To the end, Pol Pot showed no regret, or even recognition of the misery he had caused.
``My conscience is clear,'' he told western journalist Nate Thayer in October. While he acknowledged ``mistakes,'' he suggested he had been the target of a plot to discredit him, perhaps by Cambodia's traditional enemy, Vietnam.
It was a frail gray-haired man who spoke to Thayer in the first interview he had given in 18 years. By then he had become a victim of the movement he once headed, condemned to spend the last months of his life under house arrest.
A ``people's tribunal'' held at the guerrillas' last stronghold in northern Cambodia condemned him in July for crimes that included the killing of the group's longtime guerrilla defense minister, Son Sen, and his family.
The murders were committed by Pol Pot's henchmen as the group itself was in its death throes, sent into irrevocable decline by mass defections in 1996.
``I want you to know that everything I did, I did for my country,'' Pol Pot said in his final interview last fall.
Pol Pot was born into a farming family in Kompong Thom province, 80 miles north of Phnom Penh. Personal details of his life were always difficult to verify, and only in his 1997 interview did he make public the true year of his birth, 1925.
Pol Pot went to Paris in 1949 on a government scholarship to study electronics. Absorbed with leftist politics, he established a communist cell with fellow Cambodian students. He failed his exams, lost his scholarship and returned home.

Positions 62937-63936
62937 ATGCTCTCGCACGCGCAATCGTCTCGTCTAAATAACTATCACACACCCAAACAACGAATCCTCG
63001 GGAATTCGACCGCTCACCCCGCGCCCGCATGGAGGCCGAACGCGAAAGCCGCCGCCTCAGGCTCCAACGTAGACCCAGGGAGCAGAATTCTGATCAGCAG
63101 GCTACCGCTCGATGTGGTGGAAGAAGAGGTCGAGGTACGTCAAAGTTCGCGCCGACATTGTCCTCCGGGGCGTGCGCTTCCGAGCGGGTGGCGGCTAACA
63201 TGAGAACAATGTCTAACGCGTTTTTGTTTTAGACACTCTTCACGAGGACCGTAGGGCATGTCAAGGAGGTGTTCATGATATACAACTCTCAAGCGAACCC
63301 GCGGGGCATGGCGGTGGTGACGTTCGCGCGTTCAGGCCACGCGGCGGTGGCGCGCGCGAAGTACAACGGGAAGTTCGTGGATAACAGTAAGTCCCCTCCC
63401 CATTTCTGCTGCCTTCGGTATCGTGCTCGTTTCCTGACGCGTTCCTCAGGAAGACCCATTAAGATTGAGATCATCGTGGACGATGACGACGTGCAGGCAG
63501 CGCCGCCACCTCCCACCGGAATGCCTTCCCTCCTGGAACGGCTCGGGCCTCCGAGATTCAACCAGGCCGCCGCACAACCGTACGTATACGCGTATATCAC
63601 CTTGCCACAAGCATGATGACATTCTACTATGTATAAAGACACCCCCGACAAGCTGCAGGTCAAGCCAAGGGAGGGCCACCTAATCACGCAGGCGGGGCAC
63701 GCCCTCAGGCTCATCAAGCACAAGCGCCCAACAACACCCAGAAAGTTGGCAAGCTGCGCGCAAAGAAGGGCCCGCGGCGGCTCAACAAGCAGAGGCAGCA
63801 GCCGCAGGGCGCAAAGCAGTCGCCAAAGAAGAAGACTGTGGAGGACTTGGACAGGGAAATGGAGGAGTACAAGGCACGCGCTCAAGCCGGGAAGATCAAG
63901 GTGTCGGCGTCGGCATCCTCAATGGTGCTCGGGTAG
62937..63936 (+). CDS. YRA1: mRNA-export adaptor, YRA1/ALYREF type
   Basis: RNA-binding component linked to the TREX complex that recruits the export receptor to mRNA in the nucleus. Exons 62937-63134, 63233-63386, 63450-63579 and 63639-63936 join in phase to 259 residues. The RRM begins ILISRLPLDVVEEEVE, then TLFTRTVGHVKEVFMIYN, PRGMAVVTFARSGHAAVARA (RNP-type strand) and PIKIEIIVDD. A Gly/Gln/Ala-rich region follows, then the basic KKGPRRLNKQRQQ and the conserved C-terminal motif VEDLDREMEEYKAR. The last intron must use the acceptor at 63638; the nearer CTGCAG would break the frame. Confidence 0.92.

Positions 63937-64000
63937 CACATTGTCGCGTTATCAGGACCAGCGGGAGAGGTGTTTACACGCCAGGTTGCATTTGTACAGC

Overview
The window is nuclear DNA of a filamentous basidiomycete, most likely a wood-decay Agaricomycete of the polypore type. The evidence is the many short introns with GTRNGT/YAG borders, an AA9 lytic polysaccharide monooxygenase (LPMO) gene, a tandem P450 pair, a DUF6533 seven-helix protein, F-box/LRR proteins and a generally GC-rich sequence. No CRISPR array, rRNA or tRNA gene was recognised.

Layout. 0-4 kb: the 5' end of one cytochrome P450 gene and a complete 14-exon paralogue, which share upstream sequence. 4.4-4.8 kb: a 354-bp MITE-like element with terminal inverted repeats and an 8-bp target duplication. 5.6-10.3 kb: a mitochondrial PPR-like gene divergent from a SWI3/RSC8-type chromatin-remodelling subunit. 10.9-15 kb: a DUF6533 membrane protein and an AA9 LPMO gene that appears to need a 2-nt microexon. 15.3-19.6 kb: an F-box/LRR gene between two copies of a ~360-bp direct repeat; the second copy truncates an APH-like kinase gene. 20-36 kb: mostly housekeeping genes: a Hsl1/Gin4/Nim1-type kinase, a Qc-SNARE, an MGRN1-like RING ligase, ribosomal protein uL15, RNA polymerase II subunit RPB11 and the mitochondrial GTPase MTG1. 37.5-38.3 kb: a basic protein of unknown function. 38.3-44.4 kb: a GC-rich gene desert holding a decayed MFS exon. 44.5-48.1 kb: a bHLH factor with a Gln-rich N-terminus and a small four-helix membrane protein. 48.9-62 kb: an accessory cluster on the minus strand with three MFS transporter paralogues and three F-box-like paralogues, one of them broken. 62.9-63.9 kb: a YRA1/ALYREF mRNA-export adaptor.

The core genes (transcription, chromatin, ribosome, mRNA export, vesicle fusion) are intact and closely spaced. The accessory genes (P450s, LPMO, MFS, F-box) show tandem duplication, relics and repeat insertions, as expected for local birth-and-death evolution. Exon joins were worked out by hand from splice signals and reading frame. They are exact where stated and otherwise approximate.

In the early 1960s, Pol Pot fled into the jungle after the government, led by then-Prince Norodom Sihanouk, savagely repressed leftist opposition. There, he built up an armed resistance movement, dubbed the Khmer Rouge _ Red Cambodians _ by Sihanouk.
In 1970, when Sihanouk was overthrown in a coup, the Khmer Rouge numbered a few thousand. But the aggrieved prince then joined forces with them, bringing his prestige and popular support.
Aided by China and Vietnam, the guerrillas gained control of the countryside and forced the army of U.S.-backed Premier Lon Nol into the towns. U.S. bombing alienated the peasantry.
On April 17, 1975, the guerrillas seized Phnom Penh, immediately expelled all foreigners and sealed off the country.
``This is Year Zero,'' Pol Pot said.
Society was to be ``purified,'' Khmer Rouge officials said. The country began a forced march to pure agrarian communism _ cities were emptied, money was abolished, nationwide communal kitchens introduced, schools and temples shut.
Phnom Penh was evacuated at gunpoint and its 2 million people sent to work in the countryside.
Marked for death were educated people, religious or ethnic minorities, Buddhist monks, and anyone suspected of ties with the former government or who questioned the regime.
Vietnam invaded on Christmas Day 1978 and installed a new communist government led by Khmer Rouge defectors. Pol Pot retreated to western Cambodia and began directing his forces against the Vietnamese.
The Khmer Rouge boycotted a U.N.-supervised election in 1991. A decline in strength and support was capped by the 1996 defections.
In 1997, his interviewer asked Pol Pot if a daughter born to him after a 1987 marriage would be proud of him when she grew up.
``I don't know about that,'' Pol Pot responded. ``It's up to history to judge.''